We are highlighting Emory BCDB graduate student Emma D’Agostino, who is a rare triple play in the realm of science communication.
Emma has her own blog, where she talks about what it’s like to have cystic fibrosis. Recent posts have discussed the science of the disease and how she makes complicated treatment decisions together with her doctors. She’s an advisor to the Cystic Fibrosis Foundation on patient safety, communicating research and including the CF community Read more
Emory neurosurgeon Jon Willie and colleagues recently published a paper on deep brain stimulation in a mouse model of narcolepsy with cataplexy. Nobody has ever tried treating narcolepsy in humans with deep brain stimulation (DBS), and the approach is still at the “proof of concept” stage, Willie says.
People with the “classic” type 1 form of narcolepsy have persistent daytime sleepiness and disrupted nighttime sleep, along with cataplexy (a loss of muscle tone in response Read more
Visionary immunologist Charlie Janeway was known for calling adjuvants – vaccine additives that enhance the immune response – a “dirty little secret.”
Janeway’s point was that foreign antigens, by themselves, were unable to stimulate the components of the adaptive immune system (T and B cells) without signals from the innate immune system. Adjuvants facilitate that help.
By now, adjuvants are hardly a secret, looking at some of the research that has been coming out of Emory Read more
When Cynthia Anderson, MD, prepares her patients for stereotactic radiosurgery she emphasizes three things: the surgery is fast, friendly and focused. Initially used to treat the part of the brain associated with brain tumors, stereotactic radiosurgery has gained currency as a treatment for various types of cancer. This type of surgery uses x-ray beams instead of scalpels to eliminate tumors of the liver, lung and spine.
“It’s fast because the actual radiation treatment itself is very short,” says Anderson, a radiation oncologist at the Winship Cancer Institute of Emory University. “It’s friendly because it’s all done as an outpatient. And it’s focused because these targeted radiation beams get the maximum dose of radiation to a tumor and give the most minimal dose of radiation to the critical organs that surround the tumor.”
One of the most exciting areas in the treatment of pediatric extremity sarcomas is the development of expandable implants and a procedure that uses magnets to treat sarcoma of bone and soft tissue.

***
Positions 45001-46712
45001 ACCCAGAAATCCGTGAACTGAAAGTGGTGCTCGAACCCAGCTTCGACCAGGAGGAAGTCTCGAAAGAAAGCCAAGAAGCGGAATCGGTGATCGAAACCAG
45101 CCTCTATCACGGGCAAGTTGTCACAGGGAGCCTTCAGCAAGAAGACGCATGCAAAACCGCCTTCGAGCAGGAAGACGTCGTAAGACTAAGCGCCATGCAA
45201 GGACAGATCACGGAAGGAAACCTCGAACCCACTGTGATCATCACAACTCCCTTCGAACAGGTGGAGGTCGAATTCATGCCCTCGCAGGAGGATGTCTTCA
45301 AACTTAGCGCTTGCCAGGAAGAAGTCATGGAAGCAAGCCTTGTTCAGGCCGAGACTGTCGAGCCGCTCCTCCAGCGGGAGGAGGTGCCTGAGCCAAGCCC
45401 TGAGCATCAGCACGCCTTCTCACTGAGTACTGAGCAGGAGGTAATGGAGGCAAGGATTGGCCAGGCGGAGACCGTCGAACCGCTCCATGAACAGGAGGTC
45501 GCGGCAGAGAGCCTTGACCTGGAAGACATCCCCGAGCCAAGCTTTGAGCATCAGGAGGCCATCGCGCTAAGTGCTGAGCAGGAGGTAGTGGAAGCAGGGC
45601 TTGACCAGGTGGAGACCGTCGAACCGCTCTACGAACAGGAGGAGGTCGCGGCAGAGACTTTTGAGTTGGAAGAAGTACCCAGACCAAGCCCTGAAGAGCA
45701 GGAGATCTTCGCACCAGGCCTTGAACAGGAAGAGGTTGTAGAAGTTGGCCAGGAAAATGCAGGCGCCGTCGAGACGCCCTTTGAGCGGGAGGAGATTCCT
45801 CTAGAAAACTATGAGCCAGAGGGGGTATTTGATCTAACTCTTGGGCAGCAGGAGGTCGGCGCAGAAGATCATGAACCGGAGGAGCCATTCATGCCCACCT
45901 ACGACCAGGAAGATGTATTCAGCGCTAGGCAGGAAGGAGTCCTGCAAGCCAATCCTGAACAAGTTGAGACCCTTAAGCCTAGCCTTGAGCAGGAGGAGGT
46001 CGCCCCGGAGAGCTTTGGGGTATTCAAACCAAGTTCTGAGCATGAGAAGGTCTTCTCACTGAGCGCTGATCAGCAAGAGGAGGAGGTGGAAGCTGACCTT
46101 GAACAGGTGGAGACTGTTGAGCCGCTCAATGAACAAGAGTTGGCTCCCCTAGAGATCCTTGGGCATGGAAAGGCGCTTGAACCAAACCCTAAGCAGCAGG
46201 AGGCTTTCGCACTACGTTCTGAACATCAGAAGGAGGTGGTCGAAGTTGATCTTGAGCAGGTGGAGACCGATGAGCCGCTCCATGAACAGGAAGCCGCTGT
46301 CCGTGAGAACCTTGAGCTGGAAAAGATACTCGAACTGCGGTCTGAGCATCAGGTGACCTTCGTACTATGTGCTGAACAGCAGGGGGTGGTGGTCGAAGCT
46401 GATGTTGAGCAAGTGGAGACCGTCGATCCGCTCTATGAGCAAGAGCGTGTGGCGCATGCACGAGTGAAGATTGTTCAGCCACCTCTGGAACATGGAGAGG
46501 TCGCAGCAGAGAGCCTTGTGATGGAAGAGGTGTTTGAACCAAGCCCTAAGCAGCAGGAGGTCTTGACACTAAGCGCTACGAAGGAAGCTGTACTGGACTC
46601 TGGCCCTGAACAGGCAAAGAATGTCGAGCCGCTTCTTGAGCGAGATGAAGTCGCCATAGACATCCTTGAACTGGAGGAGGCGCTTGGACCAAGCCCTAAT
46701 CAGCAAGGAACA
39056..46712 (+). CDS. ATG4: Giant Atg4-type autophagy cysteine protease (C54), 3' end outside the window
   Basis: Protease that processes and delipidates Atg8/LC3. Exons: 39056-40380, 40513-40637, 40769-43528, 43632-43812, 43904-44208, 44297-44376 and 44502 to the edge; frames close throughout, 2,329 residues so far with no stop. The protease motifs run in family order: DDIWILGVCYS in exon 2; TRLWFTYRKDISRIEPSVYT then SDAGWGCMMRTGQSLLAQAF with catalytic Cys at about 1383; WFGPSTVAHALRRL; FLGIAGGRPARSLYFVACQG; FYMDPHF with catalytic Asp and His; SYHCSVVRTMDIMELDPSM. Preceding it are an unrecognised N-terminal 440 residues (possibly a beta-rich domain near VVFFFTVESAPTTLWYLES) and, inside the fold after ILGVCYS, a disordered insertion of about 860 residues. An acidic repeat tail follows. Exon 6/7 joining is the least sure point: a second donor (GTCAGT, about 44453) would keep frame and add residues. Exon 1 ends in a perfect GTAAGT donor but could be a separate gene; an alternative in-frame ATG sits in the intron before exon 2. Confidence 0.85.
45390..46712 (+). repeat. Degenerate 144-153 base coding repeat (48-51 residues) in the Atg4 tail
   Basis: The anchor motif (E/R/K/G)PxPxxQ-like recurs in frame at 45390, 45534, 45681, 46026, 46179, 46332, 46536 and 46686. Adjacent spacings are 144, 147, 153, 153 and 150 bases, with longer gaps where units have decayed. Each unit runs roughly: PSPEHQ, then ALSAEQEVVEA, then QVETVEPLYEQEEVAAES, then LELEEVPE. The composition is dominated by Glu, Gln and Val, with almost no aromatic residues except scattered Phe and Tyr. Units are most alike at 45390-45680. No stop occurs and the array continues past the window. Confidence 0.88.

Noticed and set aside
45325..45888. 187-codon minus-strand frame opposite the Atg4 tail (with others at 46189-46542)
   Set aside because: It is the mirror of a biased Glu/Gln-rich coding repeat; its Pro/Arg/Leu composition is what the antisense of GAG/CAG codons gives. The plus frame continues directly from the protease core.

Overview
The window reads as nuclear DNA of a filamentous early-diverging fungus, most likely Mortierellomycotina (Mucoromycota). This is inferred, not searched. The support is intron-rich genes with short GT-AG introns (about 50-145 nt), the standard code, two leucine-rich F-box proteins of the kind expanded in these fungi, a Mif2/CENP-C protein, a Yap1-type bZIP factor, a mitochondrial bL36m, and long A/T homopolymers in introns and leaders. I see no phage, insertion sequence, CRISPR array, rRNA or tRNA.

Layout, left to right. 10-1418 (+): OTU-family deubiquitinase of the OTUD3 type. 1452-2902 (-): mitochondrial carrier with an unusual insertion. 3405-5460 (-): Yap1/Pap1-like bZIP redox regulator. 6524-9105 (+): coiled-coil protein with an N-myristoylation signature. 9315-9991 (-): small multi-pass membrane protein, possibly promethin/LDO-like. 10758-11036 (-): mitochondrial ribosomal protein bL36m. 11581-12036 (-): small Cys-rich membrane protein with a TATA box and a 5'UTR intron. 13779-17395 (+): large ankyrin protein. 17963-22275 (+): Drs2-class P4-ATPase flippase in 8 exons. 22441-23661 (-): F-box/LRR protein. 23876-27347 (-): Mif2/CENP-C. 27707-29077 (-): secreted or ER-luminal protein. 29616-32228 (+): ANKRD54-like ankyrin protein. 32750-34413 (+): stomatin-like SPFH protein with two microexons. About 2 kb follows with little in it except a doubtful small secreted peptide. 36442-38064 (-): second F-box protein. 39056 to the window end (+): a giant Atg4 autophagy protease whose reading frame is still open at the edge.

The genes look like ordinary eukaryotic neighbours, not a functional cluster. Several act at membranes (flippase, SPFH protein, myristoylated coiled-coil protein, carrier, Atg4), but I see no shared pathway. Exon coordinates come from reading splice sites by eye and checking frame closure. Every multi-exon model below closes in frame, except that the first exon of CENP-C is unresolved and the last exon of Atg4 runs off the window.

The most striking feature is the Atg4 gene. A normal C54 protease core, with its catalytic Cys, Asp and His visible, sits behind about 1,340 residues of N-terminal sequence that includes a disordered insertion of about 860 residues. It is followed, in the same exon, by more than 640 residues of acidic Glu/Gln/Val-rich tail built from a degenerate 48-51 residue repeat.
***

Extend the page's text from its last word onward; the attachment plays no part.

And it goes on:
The latest devices allow lengthening of the bone using a non-invasive technique with a simple magnet held against the patientâ€™s leg, which preserves the patientâ€™s own joint. These implants can be expanded and grow with the patient as they get taller without multiple operations.
The patientâ€™s leg is put through a round magnet every few months and, using different settings, the physician can turn the magnet on and patients can watch their leg get longer. There are only a few centers in the country performing this procedure – Emory Musculoskeletal Oncology and Limb Reconstruction Center is the only center in Georgia that offers this treatment.
David K. Monson, MD, Emory assistant professor of orthopaedic surgery, and Shervin V. Oskouei, MD, Emory assistant professor of orthopaedic surgery, lead the Emory Musculoskeletal Oncology and Limb Reconstruction Center.
Monsonâ€™s focus is on rare tumors, sarcomas of the bone and soft tissue as well as other uncommon benign bone and soft tissue tumors. He also treats metastatic cancers that have spread to areas of the bone from other primary malignancies, and often performs complex reconstructive procedures for these disorders not available in the community. Oskouei is an expert in the treatment of musculoskeletal (extremity) tumors, total hip and total knee replacements and revisions. His specialty is in orthopaedic oncology.
Monson and Oskouei point to the advantages of the procedure:
The procedure can save the patientâ€™s limb by avoiding amputation.
The procedure can be done in one operation so patients donâ€™t have to make multiple trips to the operating room, using one implant that can be expanded as the patient grows.
It allows lengthening of the bones and maintains an equality in limb length.
The technique is noninvasive and can be done in the office using just a mild anesthetic, rather than general anesthesia.
The procedure can be done more frequently, allowing physicians to lengthen in much smaller increments, which is much safer and more comfortable for the patient.
The procedure provides patients improved function â€” patients are able to put their full weight on their leg immediately after surgery